Government Plastic Consultation: Talking Points and Advice.
Plastic is everywhere, but thankfully we have a chance to make huge progress in the fight against plastic pollution. The government has opened a consultation looking at how new laws and regulations could be used to reduce plastic waste.
We’ve made a tool that makes it quick and easy to submit responses – we’ve written responses for you to send in your name, but if you’d like to make edits, here are some talking points to get you started:
The responses are to questions 13-16 of the government’s consultation on single-use plastics.
Responses with insulting language will be discounted, so please be constructive!
13. What factors influence consumers’ choices related to single-use plastic items?
– How can the government encourage the re-use of these items?
- It is difficult to avoid plastic packaging on the high street.
- Much plastic isn’t recyclable, the government should reduce all single-use plastics produced, and ensure they are recyclable and/or reusable
- Government should ban unrecyclable and problem plastic like polystyrene and black plastic.
- The government should encourage reuse in the case of coffee cups and similar items, by introducing a charge set at a level that means disposable cups are phased out in favour of reusable ones.
14. What are the barriers to consumers choosing alternatives to single-use plastic items, and how responsive would consumers be to price changes?
- Alternatives are not commonly available, such as for fruit and vegetable produce wrapped in plastic packaging in supermarkets. That means it’s often less convenient and more expensive to avoid single use plastic in a regular shopping trip.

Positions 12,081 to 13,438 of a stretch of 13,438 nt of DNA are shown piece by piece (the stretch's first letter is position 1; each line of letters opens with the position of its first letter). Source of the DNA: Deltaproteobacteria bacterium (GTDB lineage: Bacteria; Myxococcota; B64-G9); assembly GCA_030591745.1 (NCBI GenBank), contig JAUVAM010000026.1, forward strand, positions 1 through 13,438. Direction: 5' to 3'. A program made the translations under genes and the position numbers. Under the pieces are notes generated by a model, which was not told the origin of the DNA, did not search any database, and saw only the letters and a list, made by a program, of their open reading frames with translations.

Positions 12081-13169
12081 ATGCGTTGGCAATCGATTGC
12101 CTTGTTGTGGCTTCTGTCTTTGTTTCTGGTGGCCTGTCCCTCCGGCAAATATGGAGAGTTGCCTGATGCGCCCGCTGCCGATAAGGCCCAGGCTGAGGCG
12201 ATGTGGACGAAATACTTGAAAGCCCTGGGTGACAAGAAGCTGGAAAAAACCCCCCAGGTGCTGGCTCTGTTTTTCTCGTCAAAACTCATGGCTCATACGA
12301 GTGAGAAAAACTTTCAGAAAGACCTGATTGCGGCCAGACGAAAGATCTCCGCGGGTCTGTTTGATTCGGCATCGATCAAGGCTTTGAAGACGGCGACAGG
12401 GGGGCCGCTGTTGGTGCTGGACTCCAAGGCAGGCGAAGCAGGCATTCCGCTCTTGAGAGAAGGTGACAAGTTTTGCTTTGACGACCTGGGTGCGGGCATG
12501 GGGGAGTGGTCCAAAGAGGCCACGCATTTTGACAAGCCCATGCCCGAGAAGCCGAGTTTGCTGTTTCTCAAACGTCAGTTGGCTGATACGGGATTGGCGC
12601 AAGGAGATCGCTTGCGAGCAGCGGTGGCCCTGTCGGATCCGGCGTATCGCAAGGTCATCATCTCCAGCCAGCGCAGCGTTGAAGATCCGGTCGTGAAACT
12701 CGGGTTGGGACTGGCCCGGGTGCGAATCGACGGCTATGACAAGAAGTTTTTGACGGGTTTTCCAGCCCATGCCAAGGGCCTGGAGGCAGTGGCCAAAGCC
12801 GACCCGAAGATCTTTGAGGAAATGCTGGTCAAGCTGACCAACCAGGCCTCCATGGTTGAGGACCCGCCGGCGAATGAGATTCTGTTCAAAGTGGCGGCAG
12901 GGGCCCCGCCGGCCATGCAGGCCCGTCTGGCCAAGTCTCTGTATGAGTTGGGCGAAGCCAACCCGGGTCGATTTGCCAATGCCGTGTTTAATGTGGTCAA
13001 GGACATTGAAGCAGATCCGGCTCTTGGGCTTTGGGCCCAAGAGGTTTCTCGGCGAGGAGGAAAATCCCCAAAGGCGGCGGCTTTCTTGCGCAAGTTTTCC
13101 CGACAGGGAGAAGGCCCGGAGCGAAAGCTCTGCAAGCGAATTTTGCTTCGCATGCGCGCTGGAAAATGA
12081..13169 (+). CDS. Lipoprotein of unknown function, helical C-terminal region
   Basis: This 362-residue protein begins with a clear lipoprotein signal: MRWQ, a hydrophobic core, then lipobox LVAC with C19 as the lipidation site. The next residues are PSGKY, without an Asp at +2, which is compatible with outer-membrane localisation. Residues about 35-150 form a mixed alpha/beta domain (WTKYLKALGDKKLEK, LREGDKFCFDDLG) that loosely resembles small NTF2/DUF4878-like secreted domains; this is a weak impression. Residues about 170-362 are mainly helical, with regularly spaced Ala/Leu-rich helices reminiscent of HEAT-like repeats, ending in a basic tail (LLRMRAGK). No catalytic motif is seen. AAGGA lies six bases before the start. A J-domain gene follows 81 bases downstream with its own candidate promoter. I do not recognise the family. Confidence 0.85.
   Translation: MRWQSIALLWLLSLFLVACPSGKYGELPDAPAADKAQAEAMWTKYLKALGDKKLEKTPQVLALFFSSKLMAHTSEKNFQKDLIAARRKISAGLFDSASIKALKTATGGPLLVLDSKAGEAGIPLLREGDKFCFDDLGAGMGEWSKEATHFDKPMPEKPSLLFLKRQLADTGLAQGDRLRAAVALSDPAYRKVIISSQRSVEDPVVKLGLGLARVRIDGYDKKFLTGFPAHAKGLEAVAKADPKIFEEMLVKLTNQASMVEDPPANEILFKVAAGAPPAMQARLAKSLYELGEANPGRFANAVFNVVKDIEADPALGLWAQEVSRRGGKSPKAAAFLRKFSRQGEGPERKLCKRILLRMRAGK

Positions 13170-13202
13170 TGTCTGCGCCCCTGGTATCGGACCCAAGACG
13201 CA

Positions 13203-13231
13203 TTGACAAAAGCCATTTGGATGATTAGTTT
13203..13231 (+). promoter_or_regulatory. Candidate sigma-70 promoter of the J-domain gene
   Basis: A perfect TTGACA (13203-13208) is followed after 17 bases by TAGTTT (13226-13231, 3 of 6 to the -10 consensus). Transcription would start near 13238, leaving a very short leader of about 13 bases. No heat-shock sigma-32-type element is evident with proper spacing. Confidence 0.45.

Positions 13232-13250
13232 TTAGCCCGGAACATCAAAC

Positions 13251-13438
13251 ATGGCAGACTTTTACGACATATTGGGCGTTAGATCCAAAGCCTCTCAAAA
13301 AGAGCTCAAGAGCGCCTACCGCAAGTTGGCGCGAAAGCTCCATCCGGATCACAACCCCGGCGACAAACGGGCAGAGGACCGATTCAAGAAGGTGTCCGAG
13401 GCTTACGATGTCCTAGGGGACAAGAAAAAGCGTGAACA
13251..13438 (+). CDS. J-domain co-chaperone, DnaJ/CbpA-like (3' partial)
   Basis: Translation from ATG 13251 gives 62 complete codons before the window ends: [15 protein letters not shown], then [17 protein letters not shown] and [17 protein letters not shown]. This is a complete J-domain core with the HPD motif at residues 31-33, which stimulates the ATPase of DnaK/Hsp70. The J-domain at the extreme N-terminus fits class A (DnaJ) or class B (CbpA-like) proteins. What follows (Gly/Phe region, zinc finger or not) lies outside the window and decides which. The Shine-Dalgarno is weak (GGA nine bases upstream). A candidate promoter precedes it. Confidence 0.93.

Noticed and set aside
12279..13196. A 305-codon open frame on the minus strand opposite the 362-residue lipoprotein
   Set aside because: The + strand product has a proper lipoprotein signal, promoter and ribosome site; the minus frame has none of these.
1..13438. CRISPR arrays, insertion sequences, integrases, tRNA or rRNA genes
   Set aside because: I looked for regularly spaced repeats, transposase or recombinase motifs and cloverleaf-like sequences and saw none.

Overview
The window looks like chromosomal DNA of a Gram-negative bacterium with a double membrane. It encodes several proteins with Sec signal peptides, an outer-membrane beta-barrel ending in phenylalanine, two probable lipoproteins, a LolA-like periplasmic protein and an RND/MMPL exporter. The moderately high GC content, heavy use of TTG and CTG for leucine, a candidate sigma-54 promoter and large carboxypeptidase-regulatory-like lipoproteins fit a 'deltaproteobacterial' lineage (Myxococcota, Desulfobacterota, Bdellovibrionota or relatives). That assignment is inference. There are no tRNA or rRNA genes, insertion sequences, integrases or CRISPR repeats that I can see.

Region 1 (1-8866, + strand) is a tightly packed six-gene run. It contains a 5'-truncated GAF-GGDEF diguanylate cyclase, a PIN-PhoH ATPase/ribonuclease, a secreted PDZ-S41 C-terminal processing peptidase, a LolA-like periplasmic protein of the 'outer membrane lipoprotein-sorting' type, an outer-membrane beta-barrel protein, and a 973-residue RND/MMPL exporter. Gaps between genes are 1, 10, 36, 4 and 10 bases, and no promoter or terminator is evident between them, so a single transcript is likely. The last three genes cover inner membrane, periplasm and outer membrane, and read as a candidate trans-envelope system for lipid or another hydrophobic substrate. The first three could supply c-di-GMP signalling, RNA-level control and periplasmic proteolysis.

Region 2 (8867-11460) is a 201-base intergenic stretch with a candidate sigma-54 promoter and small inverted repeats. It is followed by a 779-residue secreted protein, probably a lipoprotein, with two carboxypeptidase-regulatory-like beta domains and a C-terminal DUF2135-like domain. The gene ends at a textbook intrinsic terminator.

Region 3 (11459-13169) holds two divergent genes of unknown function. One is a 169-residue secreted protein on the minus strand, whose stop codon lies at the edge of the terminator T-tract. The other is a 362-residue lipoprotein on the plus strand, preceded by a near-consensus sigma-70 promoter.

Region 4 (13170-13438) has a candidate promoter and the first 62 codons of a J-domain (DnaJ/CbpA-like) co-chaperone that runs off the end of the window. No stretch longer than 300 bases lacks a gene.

- Charges on single-use plastic can work really well, but the Government should do more to target companies to dramatically reduce the amount of throwaway plastic that is produced – and put pressure on supermarkets to reduce unnecessary plastic packaging from products they sell.
15. In what way, and to what extent, do the decisions of producers and retailers influence consumer choice?
- Supermarkets and businesses need to step up to the mark and reduce the amount of single use plastic packaging they sell products in. Regulations and taxes can play a vital role, by sending a clear signal to businesses to shift to sustainable alternatives.
- It’s up to everyone to fix this problem, but essential we tackle it at source.
- Government must hand companies full responsibility for single use plastic packaging, and once they do, they will innovate to find sustainable solutions.
16. In your opinion, how can the tax system or charges play a role in delivering better environmental outcomes at this stage?
– What interventions should be implemented, and why?
– What behavioural effect would these interventions have, both on this stage in the supply chain, and more broadly?
– What would be the impact on consumers?
– Are there specific items the government should be focussing on?
- New regulations, including taxes and bans, are vital to tackle the scale of plastic pollution.
- Government action should target the companies that make and sell plastic packaging to dramatically reduce the volume of plastic that’s made in the first place, and spur a shift to sustainable alternatives that are better for everyone.
- Government should immediately ban non-recyclable plastic packaging, like Styrofoam, hazardous plastics like PVC and non-essential items like stirrers and sachets, and straws for those that don’t need them.
- Government should also listen to MPs and implement a charge on disposable coffee cups set at a level that speeds up the shift towards reusable cups.
This consultation has the potential to create new landmark laws in the fight against plastic pollution, every voice matters, so make sure yours is heard!
Submit your response here: https://secure.greenpeace.org.uk/plastic-consult-blog